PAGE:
2. The first accused placing a ten rupee note on the counter.
3. The first witness being accompanied by her son.
The evidence before the Court reveals no circumstances to conclude any of the witnesses were untruthful. The complainant specifically stated that she was uncertain on matters that appear to be at variance with the first witness. The second accused opted to remain silent and did not call any witnesses. I warn myself and draw no adverse inference from the exercise of the aforesaid discretion by the second accused.
I am conscious that the prosecution has the burden to prove the charges against the accused beyond a reasonable doubt at all times. Corporal Dogley produced a cross pendant handed over to him by the second accused as item 9. The same pendant was shown earlier to the complainant, who identified it as one of the articles contained in her stolen handbag.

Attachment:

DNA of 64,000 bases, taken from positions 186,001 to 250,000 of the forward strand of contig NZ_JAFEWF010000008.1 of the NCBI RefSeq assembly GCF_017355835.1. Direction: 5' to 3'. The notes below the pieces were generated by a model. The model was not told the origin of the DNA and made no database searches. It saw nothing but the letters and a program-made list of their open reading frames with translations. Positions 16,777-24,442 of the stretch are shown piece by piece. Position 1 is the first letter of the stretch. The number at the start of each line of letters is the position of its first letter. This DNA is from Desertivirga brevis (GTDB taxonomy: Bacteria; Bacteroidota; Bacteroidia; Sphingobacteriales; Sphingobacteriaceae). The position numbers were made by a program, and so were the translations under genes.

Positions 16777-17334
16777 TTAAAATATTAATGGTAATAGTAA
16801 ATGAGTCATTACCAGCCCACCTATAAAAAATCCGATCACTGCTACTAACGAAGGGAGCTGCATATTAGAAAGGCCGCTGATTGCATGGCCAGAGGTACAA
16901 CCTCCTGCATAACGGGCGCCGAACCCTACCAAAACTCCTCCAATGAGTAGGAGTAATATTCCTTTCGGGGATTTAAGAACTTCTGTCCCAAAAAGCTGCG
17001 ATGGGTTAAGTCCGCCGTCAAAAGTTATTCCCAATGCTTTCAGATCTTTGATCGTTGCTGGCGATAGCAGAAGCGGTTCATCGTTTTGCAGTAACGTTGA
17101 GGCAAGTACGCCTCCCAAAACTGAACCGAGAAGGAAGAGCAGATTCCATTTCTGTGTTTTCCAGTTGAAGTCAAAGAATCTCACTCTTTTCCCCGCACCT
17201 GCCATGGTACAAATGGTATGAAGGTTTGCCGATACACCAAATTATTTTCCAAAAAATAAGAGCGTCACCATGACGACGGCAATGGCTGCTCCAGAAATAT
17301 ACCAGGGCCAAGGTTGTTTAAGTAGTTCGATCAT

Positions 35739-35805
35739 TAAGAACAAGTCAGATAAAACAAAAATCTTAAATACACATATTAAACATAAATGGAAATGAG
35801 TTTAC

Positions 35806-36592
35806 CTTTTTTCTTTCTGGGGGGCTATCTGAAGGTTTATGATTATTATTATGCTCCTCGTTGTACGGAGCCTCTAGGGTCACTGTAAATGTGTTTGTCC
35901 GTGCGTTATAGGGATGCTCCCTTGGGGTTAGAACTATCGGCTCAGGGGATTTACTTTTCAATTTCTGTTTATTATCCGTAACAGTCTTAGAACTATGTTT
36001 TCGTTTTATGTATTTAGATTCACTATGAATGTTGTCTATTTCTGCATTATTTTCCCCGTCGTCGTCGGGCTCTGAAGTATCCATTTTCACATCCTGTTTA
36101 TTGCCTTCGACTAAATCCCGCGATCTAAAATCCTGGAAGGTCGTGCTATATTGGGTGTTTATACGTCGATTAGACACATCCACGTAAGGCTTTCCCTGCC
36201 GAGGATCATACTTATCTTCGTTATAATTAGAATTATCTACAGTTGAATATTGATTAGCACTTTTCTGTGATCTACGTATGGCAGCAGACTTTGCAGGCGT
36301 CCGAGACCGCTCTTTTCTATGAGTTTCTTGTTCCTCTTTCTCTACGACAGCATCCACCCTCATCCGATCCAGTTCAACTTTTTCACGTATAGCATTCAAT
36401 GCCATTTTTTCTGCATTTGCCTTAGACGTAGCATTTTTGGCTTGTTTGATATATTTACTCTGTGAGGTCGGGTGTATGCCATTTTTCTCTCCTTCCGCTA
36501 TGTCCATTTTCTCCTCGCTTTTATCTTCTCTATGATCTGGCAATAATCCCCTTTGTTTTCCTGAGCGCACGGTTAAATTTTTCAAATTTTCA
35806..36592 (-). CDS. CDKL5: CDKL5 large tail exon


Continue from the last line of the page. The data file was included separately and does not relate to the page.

Corporal Dogley also testified to the fact that since 23 February 1995 he had been looking for the three accused on the complaint made and on the night of 23 February on information he had visited the Plaza bar and the first and the second accused evaded arrest by running away. In the second accused's statement P8 the accused has admitted the aforesaid fact.
I find no reason to doubt the veracity of the witnesses who testified before the Court and I conclude that the few contradictions are on account of human error. I therefore accept that the said witnesses have all given truthful evidence.
In section 280 of the Penal Code (Cap 158) the offence of robbery is defined as follows:
Any person who steals anything, and at or immediately before or immediately after the time of the robbery, he wounds, beats, strikes or uses any other personal violence to any person, he is liable to imprisonment for life.